## Chapter 1.6

###
Symbols of Symmetry Groups

When denoting symmetry groups and their generalizations,
antisymmetry and colored symmetry groups, we always come across
the unpleasant task of trying, at least to some extent, to
reconcile and bring to accord the different sources and symbols
used in literature. Most of symbols come from the work of
crystallographers, some from the mathematicians who were
engaged in studies of the theory of symmetry, while some chapters
(e.g., that on conformal symmetry) demand the introduction of new
symbols. Since only lately there have been attempts to make
uniform the symbols of symmetry groups, positive results are
mainly achieved with the symmetry groups of ornaments *G*_{2}
(International symbols). In the other cases, a great number of
authors, with their original results introduced together new or
modified symbols. Therefore, it is unavoidable to accept the
compromise solution and quote several alternative kinds of
symbols. Also, this offers possibilities for the application of
optimal symbols in each particular case, since for the different
practical needs of the theory of symmetry, every kind of symbols
has its advantages, but also, disadvantages.

For denoting the symmetry groups of friezes and
ornaments, the simplified version of the International symbols
(M. Senechal, 1975;
H.S.M. Coxeter, W.O.J. Moser, 1980)
will be used, while in other cases the non-coordinate symbols, used by
Soviet authors (A.V. Shubnikov, V.A. Koptsik, 1974) will be
indicated also. The **symbols of antisymmetry and colored
symmetry groups** will be given in the group/subgroup notation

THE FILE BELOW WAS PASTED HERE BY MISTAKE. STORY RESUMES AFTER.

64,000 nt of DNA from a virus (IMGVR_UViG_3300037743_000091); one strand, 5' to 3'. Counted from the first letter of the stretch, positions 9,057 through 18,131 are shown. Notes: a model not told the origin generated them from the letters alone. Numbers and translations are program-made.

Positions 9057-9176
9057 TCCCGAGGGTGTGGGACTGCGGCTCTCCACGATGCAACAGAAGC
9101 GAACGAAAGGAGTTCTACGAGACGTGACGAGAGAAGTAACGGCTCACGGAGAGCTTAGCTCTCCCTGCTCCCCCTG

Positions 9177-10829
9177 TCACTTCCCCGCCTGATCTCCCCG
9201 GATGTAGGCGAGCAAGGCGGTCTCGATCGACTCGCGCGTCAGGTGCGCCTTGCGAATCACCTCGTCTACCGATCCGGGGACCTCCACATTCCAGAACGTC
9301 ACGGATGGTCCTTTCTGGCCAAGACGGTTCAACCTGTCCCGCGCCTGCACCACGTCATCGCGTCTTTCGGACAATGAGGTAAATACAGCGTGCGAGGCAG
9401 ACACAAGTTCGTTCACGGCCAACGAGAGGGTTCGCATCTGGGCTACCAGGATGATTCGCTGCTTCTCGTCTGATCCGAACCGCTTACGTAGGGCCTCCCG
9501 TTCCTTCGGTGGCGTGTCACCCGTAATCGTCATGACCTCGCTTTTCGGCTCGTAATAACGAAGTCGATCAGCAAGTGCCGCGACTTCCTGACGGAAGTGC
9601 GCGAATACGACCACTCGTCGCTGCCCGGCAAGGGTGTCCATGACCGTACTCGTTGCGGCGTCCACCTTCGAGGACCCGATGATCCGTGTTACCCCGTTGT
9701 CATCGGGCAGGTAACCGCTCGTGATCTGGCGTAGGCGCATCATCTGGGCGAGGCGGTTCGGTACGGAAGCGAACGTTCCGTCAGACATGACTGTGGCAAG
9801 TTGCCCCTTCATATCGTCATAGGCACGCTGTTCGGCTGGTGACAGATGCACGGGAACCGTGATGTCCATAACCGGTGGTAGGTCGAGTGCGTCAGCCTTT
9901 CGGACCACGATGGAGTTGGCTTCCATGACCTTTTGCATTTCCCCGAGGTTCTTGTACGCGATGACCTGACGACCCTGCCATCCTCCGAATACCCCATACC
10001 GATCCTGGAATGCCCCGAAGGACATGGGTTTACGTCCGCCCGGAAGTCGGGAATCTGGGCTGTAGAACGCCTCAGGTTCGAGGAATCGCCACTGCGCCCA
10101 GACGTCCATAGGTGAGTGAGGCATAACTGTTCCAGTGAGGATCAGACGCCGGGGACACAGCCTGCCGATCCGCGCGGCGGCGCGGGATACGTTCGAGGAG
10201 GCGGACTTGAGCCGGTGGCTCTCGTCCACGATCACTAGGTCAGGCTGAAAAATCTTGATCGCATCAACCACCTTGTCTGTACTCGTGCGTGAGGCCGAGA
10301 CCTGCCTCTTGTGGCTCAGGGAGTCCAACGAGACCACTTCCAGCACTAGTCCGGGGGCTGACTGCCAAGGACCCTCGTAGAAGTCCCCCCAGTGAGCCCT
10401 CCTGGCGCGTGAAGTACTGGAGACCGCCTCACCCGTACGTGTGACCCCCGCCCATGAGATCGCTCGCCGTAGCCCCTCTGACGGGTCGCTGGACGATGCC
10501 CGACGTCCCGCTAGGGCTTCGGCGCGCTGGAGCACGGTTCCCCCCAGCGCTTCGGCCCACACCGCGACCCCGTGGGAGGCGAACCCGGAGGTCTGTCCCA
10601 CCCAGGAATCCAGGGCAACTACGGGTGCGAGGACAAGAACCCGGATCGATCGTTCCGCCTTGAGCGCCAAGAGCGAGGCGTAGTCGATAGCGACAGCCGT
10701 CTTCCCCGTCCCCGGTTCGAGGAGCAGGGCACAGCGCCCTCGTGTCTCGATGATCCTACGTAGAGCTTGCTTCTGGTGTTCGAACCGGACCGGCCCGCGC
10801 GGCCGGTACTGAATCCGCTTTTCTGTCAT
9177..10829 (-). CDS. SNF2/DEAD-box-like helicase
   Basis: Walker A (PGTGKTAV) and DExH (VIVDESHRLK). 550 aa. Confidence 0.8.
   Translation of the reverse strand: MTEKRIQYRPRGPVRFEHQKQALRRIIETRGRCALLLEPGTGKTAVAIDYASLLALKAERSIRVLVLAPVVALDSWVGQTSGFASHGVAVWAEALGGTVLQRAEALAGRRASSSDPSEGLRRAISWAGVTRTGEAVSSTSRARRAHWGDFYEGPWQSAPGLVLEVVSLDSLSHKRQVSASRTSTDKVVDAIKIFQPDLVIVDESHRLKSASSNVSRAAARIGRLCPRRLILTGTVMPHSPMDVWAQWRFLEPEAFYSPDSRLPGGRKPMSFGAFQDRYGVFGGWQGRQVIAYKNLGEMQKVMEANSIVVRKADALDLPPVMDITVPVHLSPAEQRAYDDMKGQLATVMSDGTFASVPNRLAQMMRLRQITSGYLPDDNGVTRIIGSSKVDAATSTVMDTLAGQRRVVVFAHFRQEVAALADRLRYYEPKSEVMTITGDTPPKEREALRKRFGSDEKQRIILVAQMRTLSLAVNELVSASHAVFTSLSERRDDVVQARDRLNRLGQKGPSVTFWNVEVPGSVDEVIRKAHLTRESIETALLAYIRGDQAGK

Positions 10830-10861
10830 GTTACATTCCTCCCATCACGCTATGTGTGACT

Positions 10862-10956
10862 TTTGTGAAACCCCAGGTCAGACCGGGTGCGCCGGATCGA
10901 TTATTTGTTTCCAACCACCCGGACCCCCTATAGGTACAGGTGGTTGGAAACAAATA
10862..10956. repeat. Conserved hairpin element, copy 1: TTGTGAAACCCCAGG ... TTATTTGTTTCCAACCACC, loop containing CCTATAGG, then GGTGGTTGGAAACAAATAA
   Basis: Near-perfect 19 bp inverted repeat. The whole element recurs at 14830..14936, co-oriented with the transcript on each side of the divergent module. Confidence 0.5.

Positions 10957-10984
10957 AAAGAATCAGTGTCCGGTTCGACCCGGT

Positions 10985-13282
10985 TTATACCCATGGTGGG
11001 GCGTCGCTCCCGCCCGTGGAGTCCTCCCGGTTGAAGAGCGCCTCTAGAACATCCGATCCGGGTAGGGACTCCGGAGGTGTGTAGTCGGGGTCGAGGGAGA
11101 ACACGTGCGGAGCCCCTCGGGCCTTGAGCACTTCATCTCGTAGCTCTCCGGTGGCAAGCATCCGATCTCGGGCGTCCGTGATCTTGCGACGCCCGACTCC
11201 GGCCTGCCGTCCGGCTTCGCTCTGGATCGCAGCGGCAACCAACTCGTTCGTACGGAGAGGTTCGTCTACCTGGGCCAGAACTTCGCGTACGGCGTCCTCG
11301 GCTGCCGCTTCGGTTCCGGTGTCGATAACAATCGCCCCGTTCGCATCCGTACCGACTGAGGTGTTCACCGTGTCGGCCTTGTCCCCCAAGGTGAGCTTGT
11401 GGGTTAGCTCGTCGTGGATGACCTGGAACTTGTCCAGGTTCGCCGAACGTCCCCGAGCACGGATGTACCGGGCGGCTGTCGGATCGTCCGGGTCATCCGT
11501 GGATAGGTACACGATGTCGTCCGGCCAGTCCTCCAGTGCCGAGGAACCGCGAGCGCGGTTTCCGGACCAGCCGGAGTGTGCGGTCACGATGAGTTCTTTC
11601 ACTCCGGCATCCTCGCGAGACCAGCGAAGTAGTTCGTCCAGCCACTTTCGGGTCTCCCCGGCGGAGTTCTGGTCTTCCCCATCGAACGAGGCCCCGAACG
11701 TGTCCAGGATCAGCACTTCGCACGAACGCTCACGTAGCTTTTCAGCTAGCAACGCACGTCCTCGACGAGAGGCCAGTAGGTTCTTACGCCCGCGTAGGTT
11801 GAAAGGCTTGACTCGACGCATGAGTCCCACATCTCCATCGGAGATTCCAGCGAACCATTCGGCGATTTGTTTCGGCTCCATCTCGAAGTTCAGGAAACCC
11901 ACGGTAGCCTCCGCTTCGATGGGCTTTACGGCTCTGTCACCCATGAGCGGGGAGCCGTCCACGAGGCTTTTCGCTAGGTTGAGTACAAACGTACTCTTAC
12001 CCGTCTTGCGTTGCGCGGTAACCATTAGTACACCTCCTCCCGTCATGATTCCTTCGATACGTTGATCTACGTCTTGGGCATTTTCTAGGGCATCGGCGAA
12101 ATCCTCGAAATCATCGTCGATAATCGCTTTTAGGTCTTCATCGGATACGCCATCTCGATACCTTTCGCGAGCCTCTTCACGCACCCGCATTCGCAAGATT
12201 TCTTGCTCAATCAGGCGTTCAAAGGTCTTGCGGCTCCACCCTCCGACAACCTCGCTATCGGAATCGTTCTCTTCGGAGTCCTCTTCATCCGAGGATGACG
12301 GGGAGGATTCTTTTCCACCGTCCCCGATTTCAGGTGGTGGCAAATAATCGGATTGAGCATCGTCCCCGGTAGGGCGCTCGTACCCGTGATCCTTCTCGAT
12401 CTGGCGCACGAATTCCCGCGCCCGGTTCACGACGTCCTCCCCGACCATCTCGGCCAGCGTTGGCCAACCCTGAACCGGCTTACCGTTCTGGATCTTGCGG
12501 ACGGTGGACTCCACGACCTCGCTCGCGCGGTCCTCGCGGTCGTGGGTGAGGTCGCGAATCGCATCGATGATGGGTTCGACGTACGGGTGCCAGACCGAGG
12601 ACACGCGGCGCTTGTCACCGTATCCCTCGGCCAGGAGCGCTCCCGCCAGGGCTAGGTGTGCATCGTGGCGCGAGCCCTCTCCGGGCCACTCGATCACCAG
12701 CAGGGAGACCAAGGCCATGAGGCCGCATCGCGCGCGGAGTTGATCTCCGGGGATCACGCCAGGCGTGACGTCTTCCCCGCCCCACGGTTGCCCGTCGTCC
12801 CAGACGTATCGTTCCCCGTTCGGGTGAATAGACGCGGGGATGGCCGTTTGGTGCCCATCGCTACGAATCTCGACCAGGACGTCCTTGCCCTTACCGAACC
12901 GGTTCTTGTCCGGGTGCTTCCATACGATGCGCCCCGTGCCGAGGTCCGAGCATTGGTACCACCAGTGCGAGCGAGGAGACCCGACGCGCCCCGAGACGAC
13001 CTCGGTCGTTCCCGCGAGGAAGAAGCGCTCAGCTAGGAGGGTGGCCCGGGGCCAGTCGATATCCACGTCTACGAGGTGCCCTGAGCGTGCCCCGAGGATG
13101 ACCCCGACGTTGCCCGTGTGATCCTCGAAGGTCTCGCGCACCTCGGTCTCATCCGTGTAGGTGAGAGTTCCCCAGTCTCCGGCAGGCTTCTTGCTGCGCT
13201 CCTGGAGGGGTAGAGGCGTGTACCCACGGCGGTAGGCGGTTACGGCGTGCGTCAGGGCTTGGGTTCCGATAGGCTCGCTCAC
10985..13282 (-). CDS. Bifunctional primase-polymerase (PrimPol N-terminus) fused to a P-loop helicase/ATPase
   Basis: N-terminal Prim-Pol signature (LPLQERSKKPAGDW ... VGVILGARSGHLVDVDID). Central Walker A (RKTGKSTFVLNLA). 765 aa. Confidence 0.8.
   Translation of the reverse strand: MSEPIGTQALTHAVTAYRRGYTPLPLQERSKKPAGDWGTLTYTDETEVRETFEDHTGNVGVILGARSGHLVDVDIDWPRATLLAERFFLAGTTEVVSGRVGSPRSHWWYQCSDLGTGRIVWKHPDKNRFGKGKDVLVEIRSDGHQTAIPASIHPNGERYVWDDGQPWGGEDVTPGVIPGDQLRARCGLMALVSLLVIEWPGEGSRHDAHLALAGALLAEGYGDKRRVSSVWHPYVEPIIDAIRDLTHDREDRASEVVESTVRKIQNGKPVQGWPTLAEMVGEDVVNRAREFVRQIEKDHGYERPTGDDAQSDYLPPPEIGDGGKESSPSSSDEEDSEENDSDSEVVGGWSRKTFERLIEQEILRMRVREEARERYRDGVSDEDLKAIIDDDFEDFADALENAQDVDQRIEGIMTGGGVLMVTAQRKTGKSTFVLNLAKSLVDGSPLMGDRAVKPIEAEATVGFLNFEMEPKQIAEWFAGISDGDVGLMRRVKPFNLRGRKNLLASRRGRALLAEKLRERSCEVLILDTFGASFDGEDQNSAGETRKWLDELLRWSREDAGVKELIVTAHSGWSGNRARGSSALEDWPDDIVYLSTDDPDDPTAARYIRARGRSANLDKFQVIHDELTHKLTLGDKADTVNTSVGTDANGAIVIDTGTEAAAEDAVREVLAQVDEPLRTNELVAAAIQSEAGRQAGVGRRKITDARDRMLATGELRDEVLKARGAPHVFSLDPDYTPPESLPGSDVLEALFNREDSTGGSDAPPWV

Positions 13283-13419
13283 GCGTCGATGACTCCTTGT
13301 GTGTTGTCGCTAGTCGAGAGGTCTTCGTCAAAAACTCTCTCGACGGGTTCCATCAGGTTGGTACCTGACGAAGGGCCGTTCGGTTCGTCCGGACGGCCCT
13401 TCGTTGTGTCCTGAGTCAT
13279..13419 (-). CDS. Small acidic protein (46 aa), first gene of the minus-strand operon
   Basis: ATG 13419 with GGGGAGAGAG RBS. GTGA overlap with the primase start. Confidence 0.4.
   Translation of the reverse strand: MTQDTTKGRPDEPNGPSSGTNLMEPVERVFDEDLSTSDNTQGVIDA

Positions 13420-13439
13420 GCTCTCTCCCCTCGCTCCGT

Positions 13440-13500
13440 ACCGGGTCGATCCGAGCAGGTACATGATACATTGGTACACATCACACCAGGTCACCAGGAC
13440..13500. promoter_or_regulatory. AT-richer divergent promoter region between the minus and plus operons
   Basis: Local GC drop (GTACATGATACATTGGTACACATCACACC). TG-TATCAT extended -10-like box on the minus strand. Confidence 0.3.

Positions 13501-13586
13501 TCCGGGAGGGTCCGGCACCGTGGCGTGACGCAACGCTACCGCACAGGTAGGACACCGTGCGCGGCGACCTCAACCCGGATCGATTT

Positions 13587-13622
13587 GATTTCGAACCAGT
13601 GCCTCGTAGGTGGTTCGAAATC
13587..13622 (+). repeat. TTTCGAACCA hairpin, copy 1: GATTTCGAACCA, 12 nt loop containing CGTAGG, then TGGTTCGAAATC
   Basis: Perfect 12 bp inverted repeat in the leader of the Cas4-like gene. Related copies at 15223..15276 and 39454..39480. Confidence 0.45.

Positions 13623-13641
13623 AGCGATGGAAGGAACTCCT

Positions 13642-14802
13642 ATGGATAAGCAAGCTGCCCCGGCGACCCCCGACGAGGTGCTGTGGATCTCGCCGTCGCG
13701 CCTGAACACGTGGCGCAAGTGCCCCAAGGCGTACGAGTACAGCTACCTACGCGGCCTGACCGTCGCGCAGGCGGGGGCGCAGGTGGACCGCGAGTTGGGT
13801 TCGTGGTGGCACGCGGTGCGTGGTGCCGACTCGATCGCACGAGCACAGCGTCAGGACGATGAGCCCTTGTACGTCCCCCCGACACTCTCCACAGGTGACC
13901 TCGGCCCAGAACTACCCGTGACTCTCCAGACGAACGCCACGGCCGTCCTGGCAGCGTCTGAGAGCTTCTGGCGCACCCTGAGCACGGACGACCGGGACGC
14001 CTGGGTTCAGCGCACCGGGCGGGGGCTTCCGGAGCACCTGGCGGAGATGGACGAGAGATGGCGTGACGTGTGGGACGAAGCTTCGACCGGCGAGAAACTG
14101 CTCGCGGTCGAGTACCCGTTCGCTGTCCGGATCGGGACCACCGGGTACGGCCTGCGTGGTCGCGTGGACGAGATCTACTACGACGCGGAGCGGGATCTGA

(*G*/*H*, *G*/*H*/*H*_{1})
(A.V. Shubnikov, V.A. Koptsik, 1974;
A.M. Zamorzaev, 1976;
H.S.M. Coxeter, 1985, 1987;
V.A. Koptsik,
J.N. Kotzev, 1974).

The **International symbols** are coordinate symbols
of symmetry groups. For the symmetry groups of friezes and
ornaments, the first coordinate denotes the translational
subgroup **p** (**c** with the rhombic lattice) while the
other coordinates are symbols of glide reflections **g** and
reflections **m** perpendicular to the corresponding coordinate
axis and symbols of the rotation axis **n** collinear with the
corresponding coordinate axis.

The **non-coordinate symbols** of symmetry groups are
mainly used in the works of Soviet authors, in which (**a**)
denotes a translation, (**ã**) a glide reflection, **
n** the order of a rotation, the absence of symbols between
elements - collinearity (incidence) of relevant elements of
symmetry (denoted in the original works by the symbol
·), while the symbol **:** denotes perpendicularity of relevant
symmetry elements. For example, the symmetry groups **D**_{4}
and **C**_{4} will be denoted, respectively, by **4** and
**4m**.

Given at the beginning of each chapter is a survey of the
geometric-algebraic characteristics of the groups of symmetry
discussed: presentation, group order, group structure,
reducibility, form of the fundamental region, enantiomorphism,
polarity (non-polarity, bipolarity), group-subgroup relations,
table of minimal indexes of subgroups in groups, Cayley diagrams.
Further on are discussed the antisymmetry and color-symmetry
desymmetrizations, construction methods, questions related to
continuous groups and to different problems of
algebraic-geometric properties of symmetry groups, which
directly influence the different visual parameters.